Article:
Was race the issue in the Jayson Blair case? Writing in Alternet, Farai Chideya thinks so, arguing that as long as true diversity is not tolerated in the newsroom, there will be a pull for minority reporters to be “shapeshifters” and “charming liars” spending more effort ingratiating themselves to their editors to fit in to a lily-white environment than they do at good reporting. In essence, she argues that focusing on Blair’s misdeeds is blaming the victim. While Chideya may find my dismissal of her thesis an indication of either or both my own covert racism or my ignorance of the true dynamics of the newsroom (I plead to the latter), I think she sets up a straw man — that the Blair case will be ammunition for a new assault on affirmative action principles — for which I see no evidence, and then defends against it with a tortured argument that makes little sense in light of the evidence of journalistic malfeasance among white reporters as well. Do they, not being oppressed by institutional racism, plagiarize and fabricate for different reasons than minority con men, who are because of their oppression less culpable? In fact, Chideya might just as well turn her own hypothesis on its head and argue that minority reporters, not really fitting in and under more job insecurity, would be under increased pressure to do a scrupulously honest job and keep their noses clean rather than cut any corners. But that wouldn’t explain away Blair, would it? Pulling the race card here is clumsy and nonsensical political correctness at its worst which, I suspect, will offend the bulk of upstanding hardworking capable journalists of color.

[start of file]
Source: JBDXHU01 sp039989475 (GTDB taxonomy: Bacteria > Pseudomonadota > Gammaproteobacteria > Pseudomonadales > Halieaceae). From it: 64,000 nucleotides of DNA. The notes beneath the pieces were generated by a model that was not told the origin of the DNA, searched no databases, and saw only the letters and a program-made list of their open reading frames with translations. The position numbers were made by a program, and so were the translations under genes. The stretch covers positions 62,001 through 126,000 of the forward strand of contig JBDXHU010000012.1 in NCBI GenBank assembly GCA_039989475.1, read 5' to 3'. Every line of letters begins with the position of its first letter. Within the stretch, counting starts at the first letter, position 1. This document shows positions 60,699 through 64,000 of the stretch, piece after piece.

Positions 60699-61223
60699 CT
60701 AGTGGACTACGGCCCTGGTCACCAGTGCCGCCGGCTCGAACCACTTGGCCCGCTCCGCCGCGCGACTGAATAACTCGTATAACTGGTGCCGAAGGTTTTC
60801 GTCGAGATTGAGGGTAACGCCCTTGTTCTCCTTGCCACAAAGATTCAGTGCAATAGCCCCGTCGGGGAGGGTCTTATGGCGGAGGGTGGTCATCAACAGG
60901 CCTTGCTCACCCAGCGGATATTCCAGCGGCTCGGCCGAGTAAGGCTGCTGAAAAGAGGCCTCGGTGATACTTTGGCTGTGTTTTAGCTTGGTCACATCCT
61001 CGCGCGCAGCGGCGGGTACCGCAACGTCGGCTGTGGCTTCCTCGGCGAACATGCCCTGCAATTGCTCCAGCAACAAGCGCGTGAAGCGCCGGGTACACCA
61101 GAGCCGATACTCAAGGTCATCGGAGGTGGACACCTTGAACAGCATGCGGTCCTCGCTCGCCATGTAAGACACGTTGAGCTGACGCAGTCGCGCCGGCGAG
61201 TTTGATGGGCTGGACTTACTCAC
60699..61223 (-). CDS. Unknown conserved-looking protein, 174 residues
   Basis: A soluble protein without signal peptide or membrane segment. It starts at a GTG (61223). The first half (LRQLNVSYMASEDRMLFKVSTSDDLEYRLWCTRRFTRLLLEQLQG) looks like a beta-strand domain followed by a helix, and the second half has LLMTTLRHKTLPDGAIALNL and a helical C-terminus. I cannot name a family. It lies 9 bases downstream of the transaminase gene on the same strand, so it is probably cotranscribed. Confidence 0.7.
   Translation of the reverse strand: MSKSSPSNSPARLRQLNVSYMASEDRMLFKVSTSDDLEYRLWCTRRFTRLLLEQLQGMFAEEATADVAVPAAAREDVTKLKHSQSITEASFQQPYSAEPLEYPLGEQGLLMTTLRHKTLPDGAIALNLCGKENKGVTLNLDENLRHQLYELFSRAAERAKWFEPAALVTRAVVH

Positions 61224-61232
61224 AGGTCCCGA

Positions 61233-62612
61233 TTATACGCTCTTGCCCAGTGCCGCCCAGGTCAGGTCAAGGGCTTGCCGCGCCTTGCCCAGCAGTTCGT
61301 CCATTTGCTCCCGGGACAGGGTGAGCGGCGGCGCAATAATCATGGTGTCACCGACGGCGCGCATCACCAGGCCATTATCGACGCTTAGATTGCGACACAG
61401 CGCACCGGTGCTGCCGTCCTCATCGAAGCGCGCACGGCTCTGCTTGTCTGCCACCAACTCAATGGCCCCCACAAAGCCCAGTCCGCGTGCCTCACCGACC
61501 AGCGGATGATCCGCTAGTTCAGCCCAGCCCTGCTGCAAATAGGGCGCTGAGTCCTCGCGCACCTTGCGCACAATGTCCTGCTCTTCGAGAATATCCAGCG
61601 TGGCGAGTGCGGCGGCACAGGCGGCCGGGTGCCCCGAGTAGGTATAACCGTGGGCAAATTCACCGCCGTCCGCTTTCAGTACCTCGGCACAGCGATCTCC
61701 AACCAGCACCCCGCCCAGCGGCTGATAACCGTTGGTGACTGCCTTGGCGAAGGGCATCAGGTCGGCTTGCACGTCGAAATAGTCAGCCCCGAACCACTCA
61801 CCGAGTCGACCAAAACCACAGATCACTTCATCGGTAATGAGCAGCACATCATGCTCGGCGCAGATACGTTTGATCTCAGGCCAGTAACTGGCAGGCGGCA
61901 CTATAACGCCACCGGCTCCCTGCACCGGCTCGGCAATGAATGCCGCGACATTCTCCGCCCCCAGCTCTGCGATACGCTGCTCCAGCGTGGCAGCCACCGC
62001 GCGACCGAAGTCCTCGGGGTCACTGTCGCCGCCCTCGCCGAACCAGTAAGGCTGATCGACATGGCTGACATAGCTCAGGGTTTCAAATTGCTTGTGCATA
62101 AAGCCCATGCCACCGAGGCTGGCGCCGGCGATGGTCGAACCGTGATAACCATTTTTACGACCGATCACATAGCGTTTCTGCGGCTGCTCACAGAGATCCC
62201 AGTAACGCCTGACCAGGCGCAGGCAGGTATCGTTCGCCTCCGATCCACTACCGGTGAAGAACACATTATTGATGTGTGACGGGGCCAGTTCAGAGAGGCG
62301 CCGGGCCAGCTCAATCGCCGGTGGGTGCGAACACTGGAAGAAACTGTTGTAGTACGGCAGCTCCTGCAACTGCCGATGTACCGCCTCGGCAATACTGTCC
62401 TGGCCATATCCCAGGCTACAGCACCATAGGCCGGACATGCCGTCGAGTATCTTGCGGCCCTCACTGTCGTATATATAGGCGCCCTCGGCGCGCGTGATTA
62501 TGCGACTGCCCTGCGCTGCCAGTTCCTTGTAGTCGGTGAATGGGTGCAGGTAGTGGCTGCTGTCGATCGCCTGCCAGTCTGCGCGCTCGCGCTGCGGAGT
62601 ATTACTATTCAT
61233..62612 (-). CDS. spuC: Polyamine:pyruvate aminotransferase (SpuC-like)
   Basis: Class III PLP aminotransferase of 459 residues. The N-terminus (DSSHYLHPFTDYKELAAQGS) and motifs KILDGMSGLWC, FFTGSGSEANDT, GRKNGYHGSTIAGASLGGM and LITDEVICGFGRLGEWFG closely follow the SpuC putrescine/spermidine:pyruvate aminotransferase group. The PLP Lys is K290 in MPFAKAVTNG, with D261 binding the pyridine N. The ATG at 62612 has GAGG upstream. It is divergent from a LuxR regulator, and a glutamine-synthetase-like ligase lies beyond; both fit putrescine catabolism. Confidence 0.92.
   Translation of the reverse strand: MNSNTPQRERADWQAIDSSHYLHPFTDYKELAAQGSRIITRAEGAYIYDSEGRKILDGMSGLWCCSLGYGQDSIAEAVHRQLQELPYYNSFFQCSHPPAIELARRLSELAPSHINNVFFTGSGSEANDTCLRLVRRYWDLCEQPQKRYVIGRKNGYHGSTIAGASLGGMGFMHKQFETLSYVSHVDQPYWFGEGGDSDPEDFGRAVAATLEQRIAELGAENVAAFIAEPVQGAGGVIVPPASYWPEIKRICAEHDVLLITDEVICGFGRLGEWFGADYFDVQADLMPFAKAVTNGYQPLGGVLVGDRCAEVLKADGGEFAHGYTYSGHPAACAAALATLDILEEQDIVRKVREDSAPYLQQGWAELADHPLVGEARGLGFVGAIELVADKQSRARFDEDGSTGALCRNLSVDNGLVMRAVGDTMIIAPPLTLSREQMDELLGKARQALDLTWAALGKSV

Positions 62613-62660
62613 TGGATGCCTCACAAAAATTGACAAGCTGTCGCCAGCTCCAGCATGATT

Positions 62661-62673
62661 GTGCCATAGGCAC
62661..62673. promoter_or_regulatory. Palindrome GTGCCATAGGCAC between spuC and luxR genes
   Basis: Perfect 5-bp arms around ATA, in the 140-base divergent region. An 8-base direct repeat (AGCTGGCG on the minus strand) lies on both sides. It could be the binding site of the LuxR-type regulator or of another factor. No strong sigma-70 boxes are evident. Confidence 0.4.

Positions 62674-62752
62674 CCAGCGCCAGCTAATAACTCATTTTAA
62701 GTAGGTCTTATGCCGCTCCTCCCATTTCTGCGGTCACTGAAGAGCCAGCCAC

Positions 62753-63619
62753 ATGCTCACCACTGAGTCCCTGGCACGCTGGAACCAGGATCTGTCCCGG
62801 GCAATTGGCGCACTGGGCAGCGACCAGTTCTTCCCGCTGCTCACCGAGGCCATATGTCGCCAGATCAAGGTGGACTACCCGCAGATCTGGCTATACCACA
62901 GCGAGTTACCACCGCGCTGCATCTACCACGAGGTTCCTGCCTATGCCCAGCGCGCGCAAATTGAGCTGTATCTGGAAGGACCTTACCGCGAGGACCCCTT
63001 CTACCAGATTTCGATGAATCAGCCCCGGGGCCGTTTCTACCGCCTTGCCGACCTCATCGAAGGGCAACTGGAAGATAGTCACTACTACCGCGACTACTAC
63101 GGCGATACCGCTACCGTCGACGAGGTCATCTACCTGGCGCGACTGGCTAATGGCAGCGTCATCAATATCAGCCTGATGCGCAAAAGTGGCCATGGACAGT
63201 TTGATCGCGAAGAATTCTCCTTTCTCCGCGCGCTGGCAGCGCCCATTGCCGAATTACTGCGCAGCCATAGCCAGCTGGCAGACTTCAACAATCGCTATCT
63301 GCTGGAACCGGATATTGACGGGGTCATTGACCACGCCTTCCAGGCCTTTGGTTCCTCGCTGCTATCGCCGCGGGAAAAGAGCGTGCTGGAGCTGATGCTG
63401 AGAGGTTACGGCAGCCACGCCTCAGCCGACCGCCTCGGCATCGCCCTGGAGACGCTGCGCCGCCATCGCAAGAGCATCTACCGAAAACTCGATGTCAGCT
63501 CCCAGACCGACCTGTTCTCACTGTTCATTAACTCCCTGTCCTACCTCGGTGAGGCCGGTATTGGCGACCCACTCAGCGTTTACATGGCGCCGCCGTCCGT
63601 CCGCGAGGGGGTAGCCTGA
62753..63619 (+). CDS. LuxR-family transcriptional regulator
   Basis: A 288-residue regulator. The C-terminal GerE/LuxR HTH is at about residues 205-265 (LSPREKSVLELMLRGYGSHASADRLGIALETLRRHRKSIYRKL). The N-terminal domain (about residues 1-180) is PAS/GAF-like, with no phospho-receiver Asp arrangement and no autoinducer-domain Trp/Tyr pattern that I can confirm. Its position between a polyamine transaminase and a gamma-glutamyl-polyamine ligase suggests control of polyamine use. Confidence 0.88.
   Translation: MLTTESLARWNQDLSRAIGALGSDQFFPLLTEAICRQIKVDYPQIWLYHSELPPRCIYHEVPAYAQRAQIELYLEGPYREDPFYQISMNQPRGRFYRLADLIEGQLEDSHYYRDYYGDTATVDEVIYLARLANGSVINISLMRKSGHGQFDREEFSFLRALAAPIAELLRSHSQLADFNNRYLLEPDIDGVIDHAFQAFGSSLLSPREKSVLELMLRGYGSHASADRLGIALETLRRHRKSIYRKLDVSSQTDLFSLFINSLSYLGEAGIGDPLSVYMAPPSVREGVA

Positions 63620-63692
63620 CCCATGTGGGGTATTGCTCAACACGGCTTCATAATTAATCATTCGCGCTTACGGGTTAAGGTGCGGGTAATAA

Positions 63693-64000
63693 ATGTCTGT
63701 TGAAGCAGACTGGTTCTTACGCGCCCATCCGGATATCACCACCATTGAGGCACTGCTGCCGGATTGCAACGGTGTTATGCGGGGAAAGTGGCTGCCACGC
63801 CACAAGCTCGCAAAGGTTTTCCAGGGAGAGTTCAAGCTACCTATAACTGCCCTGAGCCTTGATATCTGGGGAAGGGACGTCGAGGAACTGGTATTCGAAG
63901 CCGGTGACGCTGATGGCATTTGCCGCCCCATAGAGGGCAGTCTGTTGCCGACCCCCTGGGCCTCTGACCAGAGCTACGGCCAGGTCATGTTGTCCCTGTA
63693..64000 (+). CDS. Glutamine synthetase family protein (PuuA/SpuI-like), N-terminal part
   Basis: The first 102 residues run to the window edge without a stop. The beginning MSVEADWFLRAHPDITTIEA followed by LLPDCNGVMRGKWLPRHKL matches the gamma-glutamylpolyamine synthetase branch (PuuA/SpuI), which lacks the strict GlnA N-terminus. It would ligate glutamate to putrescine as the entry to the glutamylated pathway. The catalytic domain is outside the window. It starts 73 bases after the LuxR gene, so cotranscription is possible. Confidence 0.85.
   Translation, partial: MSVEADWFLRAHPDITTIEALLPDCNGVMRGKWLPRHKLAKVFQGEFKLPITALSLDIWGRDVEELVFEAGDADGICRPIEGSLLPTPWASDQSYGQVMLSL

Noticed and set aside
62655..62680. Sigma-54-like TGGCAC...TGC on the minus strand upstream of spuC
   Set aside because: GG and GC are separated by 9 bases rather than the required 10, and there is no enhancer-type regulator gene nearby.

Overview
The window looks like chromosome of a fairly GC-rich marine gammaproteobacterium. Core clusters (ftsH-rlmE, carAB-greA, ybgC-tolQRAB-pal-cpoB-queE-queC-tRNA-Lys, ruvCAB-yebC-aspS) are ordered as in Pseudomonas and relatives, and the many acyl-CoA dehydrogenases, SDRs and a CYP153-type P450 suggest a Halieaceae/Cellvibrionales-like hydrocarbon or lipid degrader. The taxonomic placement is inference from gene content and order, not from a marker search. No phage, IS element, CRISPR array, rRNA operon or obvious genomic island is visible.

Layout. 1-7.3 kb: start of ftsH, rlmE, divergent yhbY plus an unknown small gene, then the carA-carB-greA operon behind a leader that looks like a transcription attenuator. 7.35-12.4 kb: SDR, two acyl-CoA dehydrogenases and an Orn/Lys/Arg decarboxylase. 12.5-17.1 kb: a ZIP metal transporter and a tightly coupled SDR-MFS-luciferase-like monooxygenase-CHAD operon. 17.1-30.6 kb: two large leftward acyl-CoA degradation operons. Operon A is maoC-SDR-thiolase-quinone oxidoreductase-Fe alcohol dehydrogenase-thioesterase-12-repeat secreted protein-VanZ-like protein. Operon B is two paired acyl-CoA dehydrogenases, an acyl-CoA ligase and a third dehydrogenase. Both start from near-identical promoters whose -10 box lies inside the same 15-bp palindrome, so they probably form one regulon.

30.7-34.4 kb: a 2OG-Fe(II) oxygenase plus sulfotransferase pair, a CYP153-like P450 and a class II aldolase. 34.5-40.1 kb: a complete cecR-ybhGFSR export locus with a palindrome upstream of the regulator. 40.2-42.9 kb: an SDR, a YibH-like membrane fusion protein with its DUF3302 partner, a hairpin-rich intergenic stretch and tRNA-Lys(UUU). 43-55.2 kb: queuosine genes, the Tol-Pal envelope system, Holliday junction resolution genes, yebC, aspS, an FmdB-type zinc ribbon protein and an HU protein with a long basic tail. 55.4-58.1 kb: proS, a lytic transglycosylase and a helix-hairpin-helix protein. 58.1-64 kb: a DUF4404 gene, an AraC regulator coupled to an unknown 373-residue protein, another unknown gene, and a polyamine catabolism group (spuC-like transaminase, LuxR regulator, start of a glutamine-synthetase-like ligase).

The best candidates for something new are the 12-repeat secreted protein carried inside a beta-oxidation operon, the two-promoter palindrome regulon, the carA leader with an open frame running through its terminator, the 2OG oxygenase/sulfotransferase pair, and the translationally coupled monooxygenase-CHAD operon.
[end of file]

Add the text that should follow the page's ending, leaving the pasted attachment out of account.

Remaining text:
By the way, William Safire’s much-blinked Times op-ed piece, ‘Huge Black Eye’, halfheartedly castigates his rightwing friends’ schadenfreude about the ‘diversity gone wrong’ aspects of the story without actually strongly contending that Blair’s being black did not have anything to do with his downfall.

Addendum: On re-reading my post, I wondered if Chideya might equally apply her argument to Colin Powell in the Bush Administration — that he will be under extra pressure to be a shapeshifting con man to fit into his institutional culture. Ironic, given the juxtaposition with my recent post flirting with the longstanding controversy as to whether Powell is as much a lying sociopath as the rest of the Bush regime or a dupe who is being lied to and whose integrity co-opted. If Chideya thinks there’s as much institutional racism in the halls of the White House as those of the New York Times, would she be arguing for cutting Powell some slack? Here are her published references to Colin Powell, according to Google.